Military spending, while bloated, wasteful, and excessive, is a minnow compared to the entitlement whales.

  • Jerryskids||

    I think there's evidence that a Democratic president with a Republican congress is the slowest-growing government, the president proposes all kinds of big new ideas and the congress opposes them. Any time you have one party in control of both Congress and the White House, shit gets done that doesn't need doing. Good thing is there's not a Republican in the White House, bad thing is there's a lot of not-Republicans in Congress.

  • Eric||

    "Republican" hasn't meant small government in almost two decades. There most-definitely IS a Republican in the white house.

    Parties evolve and shift positions over time.

  • TrickyVic (old school)||

    Trump is about as republican as Sanders is democrat.

    Historically, Trump has been a big dem supporter and donor.

  • Glide||

    It's not so much an issue with the Republican platform as it is with the fact that "small government" polls great among Republican voters but "cutting Social Security" and any number of other actual small government policies have a 5% approval rating.

    It's honestly just the same shit as the Bernie bros in a different package. They want to cut government benefits to people who are not them (R: Welfare | D: Corporate welfare!) and help their friends and neighbors (R: Social Security | D: The minimum wage) and stopping people from doing things they don't approve of (R: drugs! | D: risky banking!)

    It would be great if John McCain was Justin Amash, but there's no statewide interest in a Justin Amash in Arizona because, like essentially all of America, Arizona Republicans love a tailored set of big government policies that fit their ideal of what America looks like. Even Justin Amash has idiots to satisfy and thus waffles when necessary.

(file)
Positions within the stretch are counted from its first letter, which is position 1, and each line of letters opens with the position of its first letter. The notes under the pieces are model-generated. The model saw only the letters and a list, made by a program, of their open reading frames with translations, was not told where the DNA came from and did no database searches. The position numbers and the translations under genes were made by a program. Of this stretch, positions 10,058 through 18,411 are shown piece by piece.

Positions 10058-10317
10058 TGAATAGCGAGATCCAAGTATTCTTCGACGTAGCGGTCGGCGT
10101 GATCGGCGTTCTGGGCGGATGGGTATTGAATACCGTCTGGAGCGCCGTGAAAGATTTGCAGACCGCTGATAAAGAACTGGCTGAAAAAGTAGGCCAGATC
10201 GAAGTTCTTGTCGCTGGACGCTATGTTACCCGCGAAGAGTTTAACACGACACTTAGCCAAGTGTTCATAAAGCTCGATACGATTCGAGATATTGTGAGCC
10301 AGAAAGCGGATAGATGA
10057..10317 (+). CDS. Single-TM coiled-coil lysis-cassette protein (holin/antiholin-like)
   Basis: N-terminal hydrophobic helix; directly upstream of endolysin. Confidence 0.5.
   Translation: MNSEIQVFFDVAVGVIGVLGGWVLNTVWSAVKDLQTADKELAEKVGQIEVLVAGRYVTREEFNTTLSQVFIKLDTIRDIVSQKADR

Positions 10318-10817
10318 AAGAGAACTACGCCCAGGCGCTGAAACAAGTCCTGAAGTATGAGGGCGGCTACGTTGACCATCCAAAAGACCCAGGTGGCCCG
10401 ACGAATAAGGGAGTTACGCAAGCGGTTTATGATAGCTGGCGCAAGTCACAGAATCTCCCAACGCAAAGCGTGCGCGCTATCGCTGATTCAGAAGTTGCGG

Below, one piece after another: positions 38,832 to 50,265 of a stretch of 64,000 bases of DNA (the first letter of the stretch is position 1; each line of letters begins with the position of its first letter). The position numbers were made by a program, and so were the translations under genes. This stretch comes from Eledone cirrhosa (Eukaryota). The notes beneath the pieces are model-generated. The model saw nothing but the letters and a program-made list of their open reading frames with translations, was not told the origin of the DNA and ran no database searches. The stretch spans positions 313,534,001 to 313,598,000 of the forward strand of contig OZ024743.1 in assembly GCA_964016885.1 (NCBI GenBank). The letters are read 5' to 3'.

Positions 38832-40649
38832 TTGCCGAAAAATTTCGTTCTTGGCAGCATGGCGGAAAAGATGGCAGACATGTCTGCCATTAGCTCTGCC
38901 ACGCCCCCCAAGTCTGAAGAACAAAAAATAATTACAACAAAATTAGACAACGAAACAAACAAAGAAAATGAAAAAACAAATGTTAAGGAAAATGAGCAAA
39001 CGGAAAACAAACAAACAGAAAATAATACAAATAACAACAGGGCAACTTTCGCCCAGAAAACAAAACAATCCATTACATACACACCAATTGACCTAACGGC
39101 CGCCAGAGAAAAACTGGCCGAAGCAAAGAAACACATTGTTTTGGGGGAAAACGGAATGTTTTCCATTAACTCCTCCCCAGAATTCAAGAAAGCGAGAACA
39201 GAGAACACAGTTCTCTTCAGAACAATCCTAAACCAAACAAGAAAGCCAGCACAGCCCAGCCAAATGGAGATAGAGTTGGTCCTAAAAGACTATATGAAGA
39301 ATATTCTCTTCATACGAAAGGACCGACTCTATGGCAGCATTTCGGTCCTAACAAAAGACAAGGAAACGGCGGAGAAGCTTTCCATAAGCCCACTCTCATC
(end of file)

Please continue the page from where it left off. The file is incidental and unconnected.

As annoying as libertarian purists are sometimes, I'll give them credit for at least matching their general rhetoric to their specific policy preferences, which Dem voters suck at and Republican voters suck at way more.

  • ||

    It's not so much an issue with the Republican platform as it is with the fact that "small government" polls great among Republican voters but "cutting Social Security" and any number of other actual small government policies have a 5% approval rating.

    ^ This. Criticisms of the two major parties often miss that it's their supporter who largely have inconsistent, hypocritical and self-serving worldviews. The rhetoric is audience-flattering denial and projection, not serious policy.

  • BYODB||

    A fair, and unfortunate, point to make. It's rather like hating the player but not the game.

  • Mickey Rat||

    Republicans have a bare majority in the Senate, and enough members that are lukewarm, at best, on free markets or more interested in grandstanding than in getting something out the door.

    What is the solution? Mostly, what we get in these articles is impotent kvetching and whining that if we do not get a perfect bill, no one in the GOP is for free markets. There is very little suggestion as to get something out of the current GOP lineup.